I returned to the University of Windsor in 2015 for the sole purpose of attending law school. At the time, I didn’t even know what philosophy was; I chose it entirely on the basis of its reputation for producing successful law students.
As luck would have it, I chose correctly. Over the next three years, I learned how to identify, develop, and critically assess arguments; how to read, write, and understand complex language; and how to logically explain, connect, and present ideas. All of these skills helped in directly preparing me for the LSAT, and they have translated perfectly into law school.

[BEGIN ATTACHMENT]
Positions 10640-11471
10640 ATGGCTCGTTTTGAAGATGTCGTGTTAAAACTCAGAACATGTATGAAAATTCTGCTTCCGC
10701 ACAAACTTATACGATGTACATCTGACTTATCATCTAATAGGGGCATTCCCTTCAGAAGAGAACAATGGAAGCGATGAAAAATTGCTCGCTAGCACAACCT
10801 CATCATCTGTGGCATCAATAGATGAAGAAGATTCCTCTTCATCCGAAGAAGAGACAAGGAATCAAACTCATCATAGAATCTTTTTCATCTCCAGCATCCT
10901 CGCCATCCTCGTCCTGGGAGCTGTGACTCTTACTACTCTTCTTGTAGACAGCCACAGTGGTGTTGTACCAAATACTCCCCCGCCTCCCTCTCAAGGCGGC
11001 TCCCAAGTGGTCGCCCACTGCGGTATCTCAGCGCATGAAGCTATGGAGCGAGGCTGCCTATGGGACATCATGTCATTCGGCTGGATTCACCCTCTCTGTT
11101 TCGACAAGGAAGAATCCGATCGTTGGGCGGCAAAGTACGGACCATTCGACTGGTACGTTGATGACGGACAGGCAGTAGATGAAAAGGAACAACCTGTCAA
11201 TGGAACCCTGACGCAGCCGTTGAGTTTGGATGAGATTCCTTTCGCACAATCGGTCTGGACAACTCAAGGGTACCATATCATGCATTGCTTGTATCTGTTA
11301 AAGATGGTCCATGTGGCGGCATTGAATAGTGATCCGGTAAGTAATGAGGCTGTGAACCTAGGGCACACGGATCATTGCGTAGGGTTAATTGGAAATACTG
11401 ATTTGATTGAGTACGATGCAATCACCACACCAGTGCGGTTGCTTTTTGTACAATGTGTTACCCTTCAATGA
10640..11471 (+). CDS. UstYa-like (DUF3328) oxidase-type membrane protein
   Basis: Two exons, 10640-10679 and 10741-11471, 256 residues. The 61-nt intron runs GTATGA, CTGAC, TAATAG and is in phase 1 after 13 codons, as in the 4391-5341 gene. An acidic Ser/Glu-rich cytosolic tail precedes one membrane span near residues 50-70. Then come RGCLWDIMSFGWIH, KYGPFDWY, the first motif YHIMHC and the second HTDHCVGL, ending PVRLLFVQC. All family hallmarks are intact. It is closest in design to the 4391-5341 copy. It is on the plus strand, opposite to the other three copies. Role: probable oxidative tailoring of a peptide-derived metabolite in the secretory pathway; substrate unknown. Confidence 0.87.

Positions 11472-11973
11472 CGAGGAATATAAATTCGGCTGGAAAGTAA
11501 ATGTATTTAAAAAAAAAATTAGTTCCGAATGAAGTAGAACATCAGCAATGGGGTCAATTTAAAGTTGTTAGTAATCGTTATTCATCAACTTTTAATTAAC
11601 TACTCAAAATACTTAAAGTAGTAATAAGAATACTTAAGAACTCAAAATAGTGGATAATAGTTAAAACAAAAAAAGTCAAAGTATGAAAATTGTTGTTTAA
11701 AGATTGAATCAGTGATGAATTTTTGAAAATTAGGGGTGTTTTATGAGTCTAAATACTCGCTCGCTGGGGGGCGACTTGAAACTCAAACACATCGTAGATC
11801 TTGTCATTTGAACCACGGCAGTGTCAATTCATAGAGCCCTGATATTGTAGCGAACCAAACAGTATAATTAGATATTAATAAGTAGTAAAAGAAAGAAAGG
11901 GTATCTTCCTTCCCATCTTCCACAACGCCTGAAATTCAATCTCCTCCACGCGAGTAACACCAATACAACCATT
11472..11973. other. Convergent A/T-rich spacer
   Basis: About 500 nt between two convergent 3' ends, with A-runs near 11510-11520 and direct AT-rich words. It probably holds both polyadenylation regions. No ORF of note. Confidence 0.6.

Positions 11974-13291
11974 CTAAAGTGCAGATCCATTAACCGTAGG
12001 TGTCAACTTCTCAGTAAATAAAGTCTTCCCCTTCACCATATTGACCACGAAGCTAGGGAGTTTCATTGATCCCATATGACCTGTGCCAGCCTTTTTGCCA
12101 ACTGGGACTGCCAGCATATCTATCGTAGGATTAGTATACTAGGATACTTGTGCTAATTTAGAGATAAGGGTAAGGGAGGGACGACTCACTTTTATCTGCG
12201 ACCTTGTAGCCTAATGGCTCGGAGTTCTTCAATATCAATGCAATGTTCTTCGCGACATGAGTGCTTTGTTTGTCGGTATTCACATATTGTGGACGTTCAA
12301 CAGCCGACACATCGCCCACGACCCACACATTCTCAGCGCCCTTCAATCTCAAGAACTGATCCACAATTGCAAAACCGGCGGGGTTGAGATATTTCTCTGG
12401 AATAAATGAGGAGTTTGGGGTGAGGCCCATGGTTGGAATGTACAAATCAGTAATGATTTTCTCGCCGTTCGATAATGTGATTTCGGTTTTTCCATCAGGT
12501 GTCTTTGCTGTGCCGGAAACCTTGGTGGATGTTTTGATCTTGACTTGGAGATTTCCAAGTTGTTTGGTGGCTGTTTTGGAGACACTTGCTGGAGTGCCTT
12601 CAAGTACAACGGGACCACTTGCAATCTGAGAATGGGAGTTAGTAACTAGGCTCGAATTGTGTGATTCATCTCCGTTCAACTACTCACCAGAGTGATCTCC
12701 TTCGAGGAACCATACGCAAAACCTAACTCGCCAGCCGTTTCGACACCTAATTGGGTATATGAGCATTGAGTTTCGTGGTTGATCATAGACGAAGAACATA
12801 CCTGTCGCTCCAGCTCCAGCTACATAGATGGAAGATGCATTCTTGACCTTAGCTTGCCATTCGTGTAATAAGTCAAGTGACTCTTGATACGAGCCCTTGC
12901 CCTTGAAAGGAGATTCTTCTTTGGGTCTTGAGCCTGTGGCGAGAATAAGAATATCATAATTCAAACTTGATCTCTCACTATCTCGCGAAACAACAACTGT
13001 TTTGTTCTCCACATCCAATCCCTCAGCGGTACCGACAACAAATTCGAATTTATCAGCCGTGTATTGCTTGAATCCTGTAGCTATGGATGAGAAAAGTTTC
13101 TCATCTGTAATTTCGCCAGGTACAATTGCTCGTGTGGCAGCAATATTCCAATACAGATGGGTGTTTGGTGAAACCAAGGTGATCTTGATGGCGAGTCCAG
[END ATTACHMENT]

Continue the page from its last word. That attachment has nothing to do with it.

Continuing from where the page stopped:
However, the real value of philosophy runs much deeper. I learned about consciousness, human nature, and the foundations of justice, ethics, and logic; how and why societies exist and interact as they do; different perspectives and strategies for solving both small- and large-scale problems; and, most importantly, not what to think, but how to think.
The true utility of philosophy is immeasurable, as these skills extend both to and far beyond legal education and practice. Law may be my profession, but philosophy will always be my passion.